What's your background?I graduated with a degree in Architecture from The Ohio State University in 2001. In 2003 I went on to study Industrial Design in Italy for a year. I worked in an architecture firm after returning, though, I kept on working on furniture designs. In 2009 I left my position in Los Angeles, moved back to Cleveland and began to design and build the products I took to ICFF.Does being based in Cleveland provide you with an advantage or disadvantage within the design industry?My family owns a machine shop here - giving me access to amazing production and prototyping capabilities. This, in conjunction with the fact that Cleveland has a lot of manufacturing, allows me to work locally to accomplish all of my production needs.How was Objeti formed?When I turned 30 I decided it was time to fulfill my dream and turn my designs into reality. I got into the shop and quickly realized I would have to design new pieces which would utilize the manufacturing processes I had available to me. I had been thinking about a name, and while I started making the new products I kept with this theme of investigation through interaction. This lead me to Objeti, the Slovenian word for embrace, which resembles the word object and reflects my Slovenian heritage.Speaking of heritage, what's it like working with your father and brother?It's been a really great experience and without them I would not be where I am now. My father plays an important role helping me turn ideas into real, functional objects. We work closely together in the prototyping stage, taking my initial drawings and editing them in real-time to create our finished products. He is not only a machinist but an inventor, which is sometimes what I feel like when we are coming up with design solutions. My brother helped me get started - teaching me a lot about business and the production process. He came to help me at the ICFF, even though we had no idea how people would react to our work. Both my brother and father have been extremely supportive, having faith in my ideas.What was the first piece in the collection you designed?The first pieces were the Aerialist Tables - which took about 5 months from prototyping to production and were a great introduction for me on the many tools I had available.The Aerialist tables are multipurpose, as they go from table to seating instantly. What made you decide to combine seating with a table?I have always been interested in multi-use objects. I came up with this concept a few years ago while living in my apartment in LA. It was obvious to me that the coffee table had a lot more potential than just a static surface. I explored many options which would enable this surface to transform into seating/ottoman and settled on the design which would allow the user to easily and quickly convert it without having to pick up or move any pieces.You won an Editor Award at ICFF. Has that distinction helped your business?Yes, before we had left the convention center we had our first retailer, The Future Perfect. Since then we have been getting great press and building new relationships with retailers and galleries across the US.Besides The Future Perfect, where can your line be purchased?All lamps are available at The Future Perfect. Soon, we will be featured at Specific in LA, Matthew Izzo in Philadelphia, and a new store in Columbus called Grid Furnishings. Our website,, will sell direct while we expand our retailers.There is something very simple, yet undeniably playful in Objeti's objects. Is this humor intentional?Yes, though I think of it more as a fun exploration of the objects. I want people to approach each piece and put their hands on them, investigate a bit, start a conversation about them, and simply enjoy the functionality or materiality. I see a kinship with Blu Dot, another American design house. What designers and manufacturers do you admire?There are a lot - I am inspired everyday. My earliest inspirations were Eames’ and Pierre Paulin for their ability to create iconic forms. Jean Prouve for his aesthetic combination of industrial design and engineering. Now I look to companies like Moooi which, to me, represents furniture as intelligent, functional, theory based objects.What are the challenges to launching a furniture brand?The most challenging aspect is repetition. Being a new company, I do not have a large budget for advertising and I believe a big part of sales comes from recognizing a company, seeing it multiple times in multiple locations. I have been very fortunate to win the Editor's Award which is bringing me great press and acknowledgment. All in all, I love the challenges of growing Objeti as a brand and look forward to what the future brings!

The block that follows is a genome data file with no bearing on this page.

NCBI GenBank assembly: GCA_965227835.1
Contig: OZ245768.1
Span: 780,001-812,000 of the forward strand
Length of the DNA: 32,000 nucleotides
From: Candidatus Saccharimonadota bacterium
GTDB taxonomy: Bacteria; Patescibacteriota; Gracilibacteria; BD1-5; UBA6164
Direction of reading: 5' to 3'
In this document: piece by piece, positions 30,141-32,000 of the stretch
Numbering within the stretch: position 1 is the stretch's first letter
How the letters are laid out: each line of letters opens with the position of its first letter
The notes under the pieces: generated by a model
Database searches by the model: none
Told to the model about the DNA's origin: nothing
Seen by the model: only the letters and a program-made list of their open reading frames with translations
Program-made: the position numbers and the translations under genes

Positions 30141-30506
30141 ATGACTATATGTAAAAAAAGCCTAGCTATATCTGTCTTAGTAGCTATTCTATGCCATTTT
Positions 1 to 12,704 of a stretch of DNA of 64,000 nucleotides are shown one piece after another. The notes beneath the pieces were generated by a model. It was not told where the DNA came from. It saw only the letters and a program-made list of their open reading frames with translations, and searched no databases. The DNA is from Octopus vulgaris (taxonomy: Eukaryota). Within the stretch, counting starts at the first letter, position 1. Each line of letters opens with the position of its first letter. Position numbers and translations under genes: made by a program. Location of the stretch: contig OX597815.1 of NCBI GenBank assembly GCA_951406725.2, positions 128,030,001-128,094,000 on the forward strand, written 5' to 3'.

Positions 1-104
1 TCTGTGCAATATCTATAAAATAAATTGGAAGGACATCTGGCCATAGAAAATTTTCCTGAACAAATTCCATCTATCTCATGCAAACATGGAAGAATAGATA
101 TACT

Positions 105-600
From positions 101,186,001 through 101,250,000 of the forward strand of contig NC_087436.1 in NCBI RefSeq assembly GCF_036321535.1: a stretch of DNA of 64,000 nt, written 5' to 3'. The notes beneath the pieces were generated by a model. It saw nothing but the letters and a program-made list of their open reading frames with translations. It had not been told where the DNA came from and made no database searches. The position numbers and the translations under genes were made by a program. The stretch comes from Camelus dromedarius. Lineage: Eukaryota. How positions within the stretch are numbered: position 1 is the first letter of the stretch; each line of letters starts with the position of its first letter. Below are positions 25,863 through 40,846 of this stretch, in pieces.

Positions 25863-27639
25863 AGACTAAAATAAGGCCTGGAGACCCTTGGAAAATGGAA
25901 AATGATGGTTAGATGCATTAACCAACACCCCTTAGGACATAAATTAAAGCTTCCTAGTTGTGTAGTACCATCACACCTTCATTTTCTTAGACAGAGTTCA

"A partial view into the shop. Work moves between the computers and machines freely," says Ribic.
Some of the parts are machined on the CNC’s while others, like this, are machined on the manual lathe and mill.
"My favorite piece is the Twiggy lamp," says Ribic. "We just added a touch dimmer to allow for bedside use.
The Soft Tools felt lamps are all hand-pressed from naturally dyed wool.
"Our first design, the Aerialist tables.
"We source our wood from a local mill that uses salvaged trees from the Cleveland area," says Ribic.
"My father, John Ribic Sr., cuts the slots for the legs of the...
There are two stool heights available, both featuring a different cross bar variation. This is the 20” version.
"This is the 25” version, which is being used by a friend who is a glass artisan and will be working with us on a new...
Ribic sets the scene for a photo shoot for Cleveland’s Plain Dealer newspaper.